Partnerships are a Good Thing… Perhaps.

31st October 2023

What is, sometimes, the problem with partnerships? For ESAE, Zhanna Kovalchuk, Executive Director of the European Society of Sports Traumatology Knee Surgery and Arthroscopy, reflects on the topic and tells the readers of Boardroom a little tale.

We like to think that people just decide to be partners, because the sun is shining, and they feel at ease with the world. When it’s like that, what is better than doing something by yourself? And why doing it with others! Hmmm…

Perhaps we should look a little more closely at the real differences in partnerships, say, coalitions. Because people form partnerships for many reasons, and only some are good reasons.

Let me tell you a little historical tale. Like so many others, it comes from the ancient Greeks.

For many hundreds of years, the Greek city states – they called them Polis (singular), or Polisea (plural) – were locked together in competition.

At every level, they competed. They competed at sport, in the various Games, and they competed in commerce and in culture. They competed just about everything.

And when the competition became intense,  they stopped talking to each other, and started fighting.

As a result, they saw each other as strangers. No Corinthian could ever be mistaken for an Athenian or a Theban. And no Spartan could think of themselves as a Chalcidian. Perish the thought! They were so very different from each other, you see.

They also saw each other as inferior, and they were adamant on proving their point,  in all these different ways.

And this would have continued forever, if 500BC hadn’t happened.

What happened then?

Well, the Persians arrived under Darius, to punish what he — and he alone — saw as “the Greeks”. Something very large and dangerous had suddenly appeared from outside that little Greek world of squabbling and competition.

And this suddenly showed them how very similar they all were, and how different they all were from the Persians. They suddenly realized that they all spoke Greek, and could all read each others’ writing. And they suddenly realized they all looked alike, and felt alike.

They had never noticed this before, that they were all Greek.

Darius and the Persians might have made them turn their backs, and squabble all the harder.

Biologists have a name for this, it’s called ‘displacement activity’, and it’s what happens when you catch a crab in the open on the beach, and it can’t decide (because it doesn’t have a comprehensive intellect) whether the large thing that’s approaching is just a large meal for the crab, or whether it’s a large thing looking for a crab-sandwich.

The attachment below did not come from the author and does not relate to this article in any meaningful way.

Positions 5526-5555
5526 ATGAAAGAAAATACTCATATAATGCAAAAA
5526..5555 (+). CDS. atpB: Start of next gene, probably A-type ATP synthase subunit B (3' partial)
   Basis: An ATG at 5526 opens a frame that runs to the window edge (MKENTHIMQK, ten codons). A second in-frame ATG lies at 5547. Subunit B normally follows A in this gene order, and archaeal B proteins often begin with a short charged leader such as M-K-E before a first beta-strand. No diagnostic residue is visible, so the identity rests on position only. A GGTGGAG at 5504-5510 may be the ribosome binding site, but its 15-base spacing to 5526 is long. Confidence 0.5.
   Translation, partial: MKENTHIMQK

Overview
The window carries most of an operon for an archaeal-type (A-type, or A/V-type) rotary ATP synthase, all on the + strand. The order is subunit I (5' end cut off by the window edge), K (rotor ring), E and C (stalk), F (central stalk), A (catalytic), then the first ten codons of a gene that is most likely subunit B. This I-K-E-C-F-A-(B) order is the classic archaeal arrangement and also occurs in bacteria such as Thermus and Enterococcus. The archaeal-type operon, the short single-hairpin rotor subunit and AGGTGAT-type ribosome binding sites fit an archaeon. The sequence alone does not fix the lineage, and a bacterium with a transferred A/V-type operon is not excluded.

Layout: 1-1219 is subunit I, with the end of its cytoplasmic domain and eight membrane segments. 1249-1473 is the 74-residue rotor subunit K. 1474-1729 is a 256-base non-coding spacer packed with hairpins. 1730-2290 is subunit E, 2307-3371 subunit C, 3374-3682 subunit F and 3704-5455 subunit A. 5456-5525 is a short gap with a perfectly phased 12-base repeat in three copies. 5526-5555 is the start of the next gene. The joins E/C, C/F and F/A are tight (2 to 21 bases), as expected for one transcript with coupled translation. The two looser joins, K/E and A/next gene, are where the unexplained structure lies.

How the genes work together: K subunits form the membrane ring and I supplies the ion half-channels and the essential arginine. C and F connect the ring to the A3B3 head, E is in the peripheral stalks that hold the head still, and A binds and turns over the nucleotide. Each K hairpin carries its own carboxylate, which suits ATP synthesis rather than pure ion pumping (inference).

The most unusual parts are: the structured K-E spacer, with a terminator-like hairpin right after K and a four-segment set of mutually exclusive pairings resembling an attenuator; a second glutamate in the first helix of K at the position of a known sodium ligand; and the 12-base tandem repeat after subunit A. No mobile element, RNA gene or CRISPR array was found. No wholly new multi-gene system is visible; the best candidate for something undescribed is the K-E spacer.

Zhanna’s contribution is connected with her participation at ESAE’s session: “Strength in Numbers: The benefits of coalition building”, which took place in Luxembourg on 18 November, 2022. During that session, association aeaders from various sectors shared thoughts and examples on how building coalitions with other associations, external stakeholders like NGOs, foundations, or even news agencies, or even coordinating with traditional competitors, can help organizations increase their outreach and maximize efficiencies.

ESAE is always on the lookout for inspiring case studies that can benefit the entirety of the association community. Do you have a story to share? Get in touch at

Because of that tension, displacement activity becomes the crab’s safest course, 

until the large thing gets closer, and the crab can decide whether running away or attacking is the sensible thing to do. So it pretends to eat in a frenzy, although there’s nothing to eat.  And this pretend-feeding keeps it busy, and thereby prevents it from doing anything  that will attract the attention of the large thing 

(if there really was a crab-sandwich on the menu).

This might have happened to the Greeks, as it often happens to us –  they might have squabbled all the harder, and been destroyed – but it didn’t happen.

Darius caused them to cooperate for the very first time. They stood together, shoulder to shoulder, for the very first time, all the Greeks united, one with another. And they defeated the Persians, sent them packing.

But because they were Greeks, it didn’t last.

As soon as the Persians were safely out of sight, they went straight back to arguing,

this time about who had been instrumental in defeating the Persians. And that led to the Peloponnesian War between Athens and Sparta, which destroyed the Greek world, so that the next outsider who arrived –  himself a Greek, by the way, Phillip from Macedon – was able to subdue them all.

That’s the problem with coalitions or partnerships: they may seem to be a good idea at the time, when we’re faced with something large and threatening. But they only seem a good idea whilst that threat remains threatening.

How much better if we could remember to form coalitions – me might even call them ‘partnerships’ – before we needed them, and while the sun is still shining, 

because we would realize how much we really have in common.

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